Site helps developers navigate open-source jungle

Ohloh compiles data on open-source projects, in an effort to help people find, compare software and choose the right one.

Candace Lombardi
In a software-driven world, it's easy to forget about the nuts and bolts. Whether it's cars, robots, personal gadgetry or industrial machines, Candace Lombardi examines the moving parts that keep our world rotating. A journalist who divides her time between the United States and the United Kingdom, Lombardi has written about technology for the sites of The New York Times, CNET, USA Today, MSN, ZDNet, Silicon.com, and GameSpot. She is a member of the CNET Blog Network and is not a current employee of CNET.
Candace Lombardi
3 min read
Timid about diving into the oceanic waters of open-source projects?

A few former Microsoft employees have launched a Web site that evaluates open-source projects. The site, Ohloh, is not a reviews site, but instead a directory of open-source software, its co-founder said.

"We collect from the infrastructure the open-source community uses to develop the software," Ohloh co-founder and CEO Scott Collison told CNET News.com. "It also serves as an open-source directory. You can find open-source projects and compare them, and gradually find one that's right for you."

The site could appeal to developers who are frustrated by the number of open-source projects that lack clear explanations. Ohloh also seeks to help developers make a build vs. buy decision by offering code analysis, said Collison, who along with co-founder Jason Allen, previously worked at Microsoft.

"A developer thinks, hey, maybe I want to develop this kind of project. Our formula takes into account what it costs to write the code, collect the requirements, write the specs, write the code, test that code and deploy it," he said.

Ohloh's database, searchable by project name or keyword, results in a list of suggested software. Each project has a profile, beginning with a brief synopsis of what the software does.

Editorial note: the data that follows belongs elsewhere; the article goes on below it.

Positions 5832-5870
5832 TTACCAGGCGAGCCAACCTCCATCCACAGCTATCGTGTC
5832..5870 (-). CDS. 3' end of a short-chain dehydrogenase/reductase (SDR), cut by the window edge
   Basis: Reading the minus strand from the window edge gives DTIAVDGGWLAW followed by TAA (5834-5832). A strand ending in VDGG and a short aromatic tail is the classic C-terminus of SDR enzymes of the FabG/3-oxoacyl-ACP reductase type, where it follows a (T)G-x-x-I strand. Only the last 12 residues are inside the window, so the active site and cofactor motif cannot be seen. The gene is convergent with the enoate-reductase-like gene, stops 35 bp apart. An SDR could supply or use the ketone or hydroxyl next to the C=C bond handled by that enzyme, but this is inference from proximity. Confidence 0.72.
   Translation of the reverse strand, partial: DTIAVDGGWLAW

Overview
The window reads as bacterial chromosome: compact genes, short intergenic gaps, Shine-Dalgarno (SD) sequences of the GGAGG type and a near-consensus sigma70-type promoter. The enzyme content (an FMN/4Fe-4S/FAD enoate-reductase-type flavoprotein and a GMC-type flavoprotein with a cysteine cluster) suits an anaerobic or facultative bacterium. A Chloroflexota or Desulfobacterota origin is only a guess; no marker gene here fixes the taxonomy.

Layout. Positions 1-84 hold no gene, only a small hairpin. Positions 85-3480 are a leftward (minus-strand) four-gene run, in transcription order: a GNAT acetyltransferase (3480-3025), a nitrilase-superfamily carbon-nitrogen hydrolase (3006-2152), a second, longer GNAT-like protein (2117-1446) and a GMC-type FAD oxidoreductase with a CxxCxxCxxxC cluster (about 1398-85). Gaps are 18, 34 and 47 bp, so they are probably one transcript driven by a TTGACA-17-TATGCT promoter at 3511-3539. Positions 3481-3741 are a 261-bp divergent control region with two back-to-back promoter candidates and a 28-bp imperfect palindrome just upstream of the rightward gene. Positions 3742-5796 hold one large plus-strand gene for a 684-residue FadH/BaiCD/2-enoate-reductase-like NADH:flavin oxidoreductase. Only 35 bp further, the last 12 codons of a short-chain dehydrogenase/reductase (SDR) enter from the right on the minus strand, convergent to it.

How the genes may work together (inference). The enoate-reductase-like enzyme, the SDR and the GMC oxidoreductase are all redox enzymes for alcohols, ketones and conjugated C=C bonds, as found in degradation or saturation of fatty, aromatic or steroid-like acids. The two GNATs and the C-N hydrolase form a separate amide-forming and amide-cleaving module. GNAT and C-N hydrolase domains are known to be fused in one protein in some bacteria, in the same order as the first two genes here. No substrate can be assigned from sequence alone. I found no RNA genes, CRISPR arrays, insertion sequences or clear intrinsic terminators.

While other open-source databases offer this to some degree, many times developers are left wondering about licensing, Collison said. Accordingly, Ohloh also lists the licenses held for the open-source project, as well as a link to the full text of each license. (The name Ohloh refers to a cry of enlightenment in Buddhism and also the name of the first surfboard in Hawaii.)

In addition, the directory offers information such as when the project was started, how many developers are actively working on it, the languages it uses, links to the project's home page and a breakdown of current activities. Charts on the open-source project show how many lines of code have been removed or added and by whom. For those really unfamiliar with the open-source community, the profile even includes linked explanations of each open-source evaluation term.

Ohloh has been working on the directory for two years and plans to formally launch it next week. In the meantime, it has quietly rolled out its database in public beta. The database will remain free with an ad-based business model, but Ohloh plans to add services for companies looking for analysis and evaluation of their own in-house projects.

The company's investors include the two co-founders and former Microsoft executives Paul Maritz and Pradeep Singh. Collison said he and others at the company hit upon the idea for Ohloh while working at Microsoft.

"We worked on the communications pillar of Vista and Web services. While doing that, we met with a lot of corporate customers who were interested in open-source products and concepts but asked, 'How do I get an idea of how the software was made?'" Collison said. "We got so many questions from people who wanted more visibility into open-source that we thought it was a great place to start."